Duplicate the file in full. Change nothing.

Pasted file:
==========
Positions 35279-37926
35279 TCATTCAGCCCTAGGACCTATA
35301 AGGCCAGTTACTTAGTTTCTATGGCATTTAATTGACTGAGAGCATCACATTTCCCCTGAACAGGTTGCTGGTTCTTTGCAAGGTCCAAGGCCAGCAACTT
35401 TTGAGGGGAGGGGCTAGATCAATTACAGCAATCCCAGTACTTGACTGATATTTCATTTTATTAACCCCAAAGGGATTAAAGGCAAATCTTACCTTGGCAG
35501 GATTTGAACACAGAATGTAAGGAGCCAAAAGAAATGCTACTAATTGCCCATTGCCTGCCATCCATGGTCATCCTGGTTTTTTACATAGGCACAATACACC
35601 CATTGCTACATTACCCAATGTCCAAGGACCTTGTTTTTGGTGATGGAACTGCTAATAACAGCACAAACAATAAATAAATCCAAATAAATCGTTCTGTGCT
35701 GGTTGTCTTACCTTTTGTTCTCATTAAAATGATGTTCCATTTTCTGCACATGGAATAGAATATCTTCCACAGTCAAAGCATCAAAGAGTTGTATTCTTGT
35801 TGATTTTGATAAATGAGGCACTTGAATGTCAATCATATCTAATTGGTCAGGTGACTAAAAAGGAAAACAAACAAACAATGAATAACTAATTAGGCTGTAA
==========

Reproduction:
Positions 35279-37926
35279 TCATTCAGCCCTAGGACCTATA
35301 AGGCCAGTTACTTAGTTTCTATGGCATTTAATTGACTGAGAGCATCACATTTCCCCTGAACAGGTTGCTGGTTCTTTGCAAGGTCCAAGGCCAGCAACTT
35401 TTGAGGGGAGGGGCTAGATCAATTACAGCAATCCCAGTACTTGACTGATATTTCATTTTATTAACCCCAAAGGGATTAAAGGCAAATCTTACCTTGGCAG
35501 GATTTGAACACAGAATGTAAGGAGCCAAAAGAAATGCTACTAATTGCCCATTGCCTGCCATCCATGGTCATCCTGGTTTTTTACATAGGCACAATACACC
35601 CATTGCTACATTACCCAATGTCCAAGGACCTTGTTTTTGGTGATGGAACTGCTAATAACAGCACAAACAATAAATAAATCCAAATAAATCGTTCTGTGCT
35701 GGTTGTCTTACCTTTTGTTCTCATTAAAATGATGTTCCATTTTCTGCACATGGAATAGAATATCTTCCACAGTCAAAGCATCAAAGAGTTGTATTCTTGT
35801 TGATTTTGATAAATGAGGCACTTGAATGTCAATCATATCTAATTGGTCAGGTGACTAAAAAGGAAAACAAACAAACAATGAATAACTAATTAGGCTGTAA